Finally, in a similar vein, up until 1950, the company had been positioning itself as the ‘Jeep’ company, with ads that emphasized the Universal ‘Jeep’, the ‘Jeep’ Truck and the ‘Jeep’ Wagon. Perhaps with the introduction of the Jeepster (note that the company did not call it the ‘Jeep’ Jeepster nor was there any ‘Jeep’ branding on the introductory brochure), the branding issue must have really came to a head. Because of the entrenched nature of Willys-Overland’s efforts to become ‘Jeep’, management may have felt that a company-wide retooling of the  company’s branding was in order.

Perhaps one, two, or all of these issues resulted in the 1950 rebrand of the company as a WILLYS manufacturer with a wide range of 2WD and 4WD vehicles for sale. (For a look back at 1952, see Derek’s post “When the CJ-3B Was New“).

NON-JEEP BRANDED ADS: 

Willys-Overland began 1950 with an ad that felt similar to past ads, but excluded the ‘Jeep’ brand. For example, in January of 1950 Willys published this ad in the Saturday Evening Post. Note the reference to ‘Jeep’ has been replaced with a small ‘Jeep’ badge.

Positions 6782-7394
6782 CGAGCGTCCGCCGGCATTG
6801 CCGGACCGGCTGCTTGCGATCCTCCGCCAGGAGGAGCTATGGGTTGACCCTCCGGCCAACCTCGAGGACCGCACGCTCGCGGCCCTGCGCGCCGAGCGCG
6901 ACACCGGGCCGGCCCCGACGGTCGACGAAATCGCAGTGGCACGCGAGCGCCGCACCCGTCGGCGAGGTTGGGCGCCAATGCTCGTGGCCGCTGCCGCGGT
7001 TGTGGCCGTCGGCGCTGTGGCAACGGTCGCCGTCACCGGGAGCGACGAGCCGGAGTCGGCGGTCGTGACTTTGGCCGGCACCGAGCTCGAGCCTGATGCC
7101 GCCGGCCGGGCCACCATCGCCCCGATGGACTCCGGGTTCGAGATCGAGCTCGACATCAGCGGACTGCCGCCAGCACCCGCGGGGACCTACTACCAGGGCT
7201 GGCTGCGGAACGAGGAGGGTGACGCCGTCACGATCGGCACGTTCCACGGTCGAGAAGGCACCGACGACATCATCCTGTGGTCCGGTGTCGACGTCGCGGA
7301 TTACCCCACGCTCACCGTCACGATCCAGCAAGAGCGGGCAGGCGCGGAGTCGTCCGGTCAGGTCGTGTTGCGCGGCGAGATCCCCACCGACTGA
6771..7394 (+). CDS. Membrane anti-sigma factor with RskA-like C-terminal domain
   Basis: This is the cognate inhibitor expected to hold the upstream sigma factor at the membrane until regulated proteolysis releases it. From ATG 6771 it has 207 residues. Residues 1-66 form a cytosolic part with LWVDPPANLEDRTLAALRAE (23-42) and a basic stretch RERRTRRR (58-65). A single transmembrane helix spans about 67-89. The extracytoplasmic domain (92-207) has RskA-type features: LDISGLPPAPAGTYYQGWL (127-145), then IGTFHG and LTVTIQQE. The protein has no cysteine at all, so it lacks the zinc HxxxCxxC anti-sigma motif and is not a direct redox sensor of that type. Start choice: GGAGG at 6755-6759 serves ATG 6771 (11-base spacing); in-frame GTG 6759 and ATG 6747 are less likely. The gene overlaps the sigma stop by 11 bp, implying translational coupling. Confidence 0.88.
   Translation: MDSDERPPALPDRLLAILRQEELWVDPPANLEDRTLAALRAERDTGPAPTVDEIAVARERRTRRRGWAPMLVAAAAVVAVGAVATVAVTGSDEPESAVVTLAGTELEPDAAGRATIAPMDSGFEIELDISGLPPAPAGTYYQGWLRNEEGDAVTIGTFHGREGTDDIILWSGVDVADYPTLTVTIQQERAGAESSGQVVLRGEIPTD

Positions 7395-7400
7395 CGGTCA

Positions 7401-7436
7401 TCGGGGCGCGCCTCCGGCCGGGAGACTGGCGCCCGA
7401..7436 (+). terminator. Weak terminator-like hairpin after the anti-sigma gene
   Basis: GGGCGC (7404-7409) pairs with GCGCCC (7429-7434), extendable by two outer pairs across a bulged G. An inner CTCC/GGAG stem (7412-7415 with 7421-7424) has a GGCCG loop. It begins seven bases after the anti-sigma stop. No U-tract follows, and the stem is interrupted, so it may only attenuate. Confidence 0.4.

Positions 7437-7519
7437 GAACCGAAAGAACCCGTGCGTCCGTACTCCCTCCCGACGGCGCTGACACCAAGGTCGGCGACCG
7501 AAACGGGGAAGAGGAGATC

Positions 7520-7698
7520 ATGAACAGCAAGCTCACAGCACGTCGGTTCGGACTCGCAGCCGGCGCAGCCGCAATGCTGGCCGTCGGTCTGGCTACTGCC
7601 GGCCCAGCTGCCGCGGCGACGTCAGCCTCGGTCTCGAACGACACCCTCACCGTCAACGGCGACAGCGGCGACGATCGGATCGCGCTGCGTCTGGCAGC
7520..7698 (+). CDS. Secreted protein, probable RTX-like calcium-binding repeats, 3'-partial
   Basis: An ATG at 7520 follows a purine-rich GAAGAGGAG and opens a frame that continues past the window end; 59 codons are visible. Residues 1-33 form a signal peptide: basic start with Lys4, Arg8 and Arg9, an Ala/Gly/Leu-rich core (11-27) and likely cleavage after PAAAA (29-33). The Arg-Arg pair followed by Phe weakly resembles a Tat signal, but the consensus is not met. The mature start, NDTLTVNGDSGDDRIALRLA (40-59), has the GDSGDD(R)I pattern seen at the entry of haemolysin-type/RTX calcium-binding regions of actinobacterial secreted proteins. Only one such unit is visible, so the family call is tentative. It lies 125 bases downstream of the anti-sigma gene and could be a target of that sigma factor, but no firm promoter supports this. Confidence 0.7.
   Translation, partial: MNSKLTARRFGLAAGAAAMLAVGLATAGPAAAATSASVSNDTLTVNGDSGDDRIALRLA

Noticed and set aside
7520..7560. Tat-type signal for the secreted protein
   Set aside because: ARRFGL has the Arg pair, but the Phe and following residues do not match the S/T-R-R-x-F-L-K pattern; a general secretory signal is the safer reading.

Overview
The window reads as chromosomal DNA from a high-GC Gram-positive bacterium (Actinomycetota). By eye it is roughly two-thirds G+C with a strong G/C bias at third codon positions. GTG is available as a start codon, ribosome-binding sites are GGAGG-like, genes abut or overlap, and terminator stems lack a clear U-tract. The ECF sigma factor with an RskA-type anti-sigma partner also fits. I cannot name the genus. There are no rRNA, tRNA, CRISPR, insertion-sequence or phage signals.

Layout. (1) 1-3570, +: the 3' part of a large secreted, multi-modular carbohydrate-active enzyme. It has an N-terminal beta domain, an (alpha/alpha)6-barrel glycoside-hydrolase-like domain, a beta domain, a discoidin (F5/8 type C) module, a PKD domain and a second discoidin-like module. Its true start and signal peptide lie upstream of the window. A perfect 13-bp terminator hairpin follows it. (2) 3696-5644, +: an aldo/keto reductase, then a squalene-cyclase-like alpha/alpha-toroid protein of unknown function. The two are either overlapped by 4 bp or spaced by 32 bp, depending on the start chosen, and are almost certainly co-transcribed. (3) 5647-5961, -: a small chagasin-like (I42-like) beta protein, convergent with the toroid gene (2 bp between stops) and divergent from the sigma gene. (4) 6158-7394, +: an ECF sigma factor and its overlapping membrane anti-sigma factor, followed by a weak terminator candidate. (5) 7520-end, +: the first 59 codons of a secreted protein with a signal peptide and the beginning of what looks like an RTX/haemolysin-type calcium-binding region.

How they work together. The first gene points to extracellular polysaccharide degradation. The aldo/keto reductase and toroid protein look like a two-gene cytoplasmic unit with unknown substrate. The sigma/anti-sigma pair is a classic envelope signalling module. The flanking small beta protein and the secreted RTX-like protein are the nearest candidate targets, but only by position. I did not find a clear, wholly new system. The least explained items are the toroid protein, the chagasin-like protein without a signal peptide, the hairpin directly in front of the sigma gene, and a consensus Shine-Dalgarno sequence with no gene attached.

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January 07, 1950, ad in the Saturday Evening Post

As did Colliers Magazine on January 21, 1950:

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In March of 1950, Willys-Overland published an issue of Salesbuilder. Like the name indicates, it was a magazine produced to help educate the sales force. There’s no evidence of ‘Jeep’ anywhere on any of the pages (apparently, I haven’t published either of my 1950 Salesbuilder magazines … that will happen in the next few days). 

By April 1950, the ‘Jeep’ badge and brand was gone from magazine ads altogether. This was especially noticeable on the introduction of the Willys Hurricane engine, as that power plant would be installed in upcoming 4WD jeeps as well as the 2WD vehicles.

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April 22, 1950, issue of the Saturday Evening Post

Even the truck ads had the ‘Jeep’ Truck branding removed:

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May 06, 1950, issue of the Saturday Evening Post

So, even before Willys-Overland launched its Willys Makes Sense campaign, the company had begun shifting its advertising away from ‘Jeep’ and toward WILLYS.

WILLYS MAKES SENSE:

The earliest documents I can find for the Willys Make Sense campaign were dealer-related training documents printed in June of 1950. Throughout these documents you’d have to search to find ‘Jeep” anywhere.This first one